Jay Cross, chairman of the consulting firm Internet Time Alliance, insists that all learning is part formal and part informal. "It's only a matter of degree. Too often, he says, business leaders and academicians "have a great deal of difficulty recognizing the legitimacy of informal learning. Anything that happens off campus or outside the organization is considered informal and its value is questioned."

Making the Grade

Amid the debate about formal versus informal learning, some like Cross believe it's time to reexamine entrenched attitudes and beliefs—particularly among CLOs and others making key decisions within an organization. Somewhere in the neighborhood of 80 to 90 percent of corporate investments in learning go to formal processes, including classroom training, DVDs and online instruction, he says. "The reality is that 80 percent of what's learned comes through experience, coaching and mentoring."

Finding ways to amp up these opportunities—including the use of social networking—can facilitate a more natural and efficient learning process. This way, "People avoid sitting in classes and workshops that are minimally useful—and where they're bored stiff and away from handling productive work." Instead of the typical one-way data dump, participants can share ideas and tap into the collective intelligence. "There's total transparency and people build off each other," he adds.

Formal and informal learning are also likely to become increasingly intertwined and the boundaries will almost certainly blur, explains Naomi Norman, director of learning for Epic. "There will be opportunities to engage in formal learning but also to bookmark, share and interact through conversations. It's a way to tap into the best of both worlds," she explains.

Of course, a major stumbling point for informal learning is that it's often difficult, if not impossible, to directly measure results and return on investment. In addition, a learning and development department, which has a vested interest in selecting and managing content, may find itself out of the loop. "It can be threatening and frightening because it's a different way of thinking and approaching things," Norman says.

Knowledge Rules

After the dust settled at the Oxford Union debate, the tally showed 54 Ayes and 259 Noes. It's clear that the audience felt informal learning extends beyond style and provides a good deal of substance.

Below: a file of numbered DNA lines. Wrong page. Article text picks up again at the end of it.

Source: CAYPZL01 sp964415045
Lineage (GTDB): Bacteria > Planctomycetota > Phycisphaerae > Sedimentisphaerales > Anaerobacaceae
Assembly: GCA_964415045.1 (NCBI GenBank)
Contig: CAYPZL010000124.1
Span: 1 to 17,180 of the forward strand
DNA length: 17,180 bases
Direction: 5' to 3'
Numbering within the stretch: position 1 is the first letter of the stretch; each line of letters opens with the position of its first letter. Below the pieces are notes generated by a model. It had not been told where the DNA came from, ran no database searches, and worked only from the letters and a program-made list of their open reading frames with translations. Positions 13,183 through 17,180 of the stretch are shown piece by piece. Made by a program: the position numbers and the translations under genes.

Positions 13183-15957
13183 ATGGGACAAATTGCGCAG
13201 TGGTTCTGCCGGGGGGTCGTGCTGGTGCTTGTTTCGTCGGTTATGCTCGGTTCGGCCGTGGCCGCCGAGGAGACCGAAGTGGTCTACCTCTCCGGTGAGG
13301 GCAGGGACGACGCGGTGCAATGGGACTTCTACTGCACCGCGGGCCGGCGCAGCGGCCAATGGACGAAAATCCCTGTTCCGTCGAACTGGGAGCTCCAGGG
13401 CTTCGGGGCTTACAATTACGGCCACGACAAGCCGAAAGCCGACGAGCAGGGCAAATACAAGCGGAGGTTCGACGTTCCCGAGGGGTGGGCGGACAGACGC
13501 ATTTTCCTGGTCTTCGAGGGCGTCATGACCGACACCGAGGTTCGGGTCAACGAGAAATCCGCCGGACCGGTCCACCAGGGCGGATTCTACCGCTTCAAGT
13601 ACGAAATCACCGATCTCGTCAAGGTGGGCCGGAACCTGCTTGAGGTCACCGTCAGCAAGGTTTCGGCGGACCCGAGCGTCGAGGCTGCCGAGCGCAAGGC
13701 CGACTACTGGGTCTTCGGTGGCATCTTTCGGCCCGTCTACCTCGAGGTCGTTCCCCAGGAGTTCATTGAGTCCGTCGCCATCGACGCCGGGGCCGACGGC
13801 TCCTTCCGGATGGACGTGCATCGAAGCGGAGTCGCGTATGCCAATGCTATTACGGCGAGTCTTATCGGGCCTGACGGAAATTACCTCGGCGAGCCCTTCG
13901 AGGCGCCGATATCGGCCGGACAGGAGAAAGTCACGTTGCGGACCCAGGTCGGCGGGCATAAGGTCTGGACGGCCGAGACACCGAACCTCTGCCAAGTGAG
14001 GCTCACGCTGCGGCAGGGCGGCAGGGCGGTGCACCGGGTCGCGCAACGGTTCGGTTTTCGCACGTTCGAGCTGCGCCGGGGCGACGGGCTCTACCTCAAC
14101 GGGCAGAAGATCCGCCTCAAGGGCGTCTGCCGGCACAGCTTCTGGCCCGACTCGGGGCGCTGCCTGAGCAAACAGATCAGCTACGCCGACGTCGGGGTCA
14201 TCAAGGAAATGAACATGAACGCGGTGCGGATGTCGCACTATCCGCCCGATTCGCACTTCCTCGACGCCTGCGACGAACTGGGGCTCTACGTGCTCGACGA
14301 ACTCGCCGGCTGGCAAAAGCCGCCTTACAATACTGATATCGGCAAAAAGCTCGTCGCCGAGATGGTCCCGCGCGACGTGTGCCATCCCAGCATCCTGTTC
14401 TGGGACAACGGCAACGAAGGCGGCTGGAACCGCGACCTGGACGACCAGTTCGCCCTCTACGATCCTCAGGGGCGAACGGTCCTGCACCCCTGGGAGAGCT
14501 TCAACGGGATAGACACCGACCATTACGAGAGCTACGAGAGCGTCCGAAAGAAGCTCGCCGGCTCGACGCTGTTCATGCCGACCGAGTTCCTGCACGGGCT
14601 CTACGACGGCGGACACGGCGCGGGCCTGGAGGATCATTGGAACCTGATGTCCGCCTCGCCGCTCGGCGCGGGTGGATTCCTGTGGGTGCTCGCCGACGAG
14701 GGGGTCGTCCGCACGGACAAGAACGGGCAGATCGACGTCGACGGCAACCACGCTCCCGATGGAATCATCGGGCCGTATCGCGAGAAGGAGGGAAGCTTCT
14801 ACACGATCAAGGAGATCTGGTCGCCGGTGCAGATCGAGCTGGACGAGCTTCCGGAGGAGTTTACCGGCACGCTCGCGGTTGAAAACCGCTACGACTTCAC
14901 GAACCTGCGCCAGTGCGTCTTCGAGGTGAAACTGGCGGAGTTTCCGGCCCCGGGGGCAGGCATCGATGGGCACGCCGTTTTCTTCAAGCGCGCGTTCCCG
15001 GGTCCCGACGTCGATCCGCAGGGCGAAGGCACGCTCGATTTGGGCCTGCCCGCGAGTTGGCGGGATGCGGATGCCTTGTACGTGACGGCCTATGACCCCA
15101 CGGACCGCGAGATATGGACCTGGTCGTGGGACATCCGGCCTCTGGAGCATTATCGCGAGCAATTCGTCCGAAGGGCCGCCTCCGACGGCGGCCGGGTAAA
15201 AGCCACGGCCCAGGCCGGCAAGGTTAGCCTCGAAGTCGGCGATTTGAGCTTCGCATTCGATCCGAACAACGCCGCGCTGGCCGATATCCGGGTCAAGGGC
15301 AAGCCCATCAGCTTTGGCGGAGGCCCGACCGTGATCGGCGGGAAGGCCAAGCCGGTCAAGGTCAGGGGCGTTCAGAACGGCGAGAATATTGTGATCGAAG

The way Sampson views things, the argument about style versus substance is a sideshow rather than the main attraction. "Informal technology-based learning is actually more about substance than style," he states. "Informal learning has been happening since time began without interference." However, "the introduction of technology has brought it to the attention of people who believe they should be managing it. But it is something that is essentially unmanageable."

Regardless of what formal systems an organization puts in place, individuals will create their own personal learning networks, Sampson argues. These will consist of people inside and outside the organization and include a wide range of approaches and tools—from old-fashioned networking to social networking services such as Twitter and LinkedIn; from conferences to grabbing a beer with a colleague. Says he: "In the end, organizations benefit from all these interactions."

About the Author

Samuel Greengard is a West Linn, Oregon writer who covers technology and social trends. His articles have appeared in CACM, Wired, Discover and many other publications.


  • Sat, 13 Aug 2011
    Post by Ryan Tracey

    Thanks for the overview of the debate, Samuel. The participants on both sides made some excellent points.

    Having said that, something that I think tends be skirted around in these kinds of discussions is the difference between "learning" and "assessment".

    If the latter is robust and authentic, the style of the former doesn't matter so much.

  • Thu, 11 Aug 2011
    Post by Sundar Balasubramanian

    Quite agree with the conclusions - also reflected in this blog based on our experience at BT.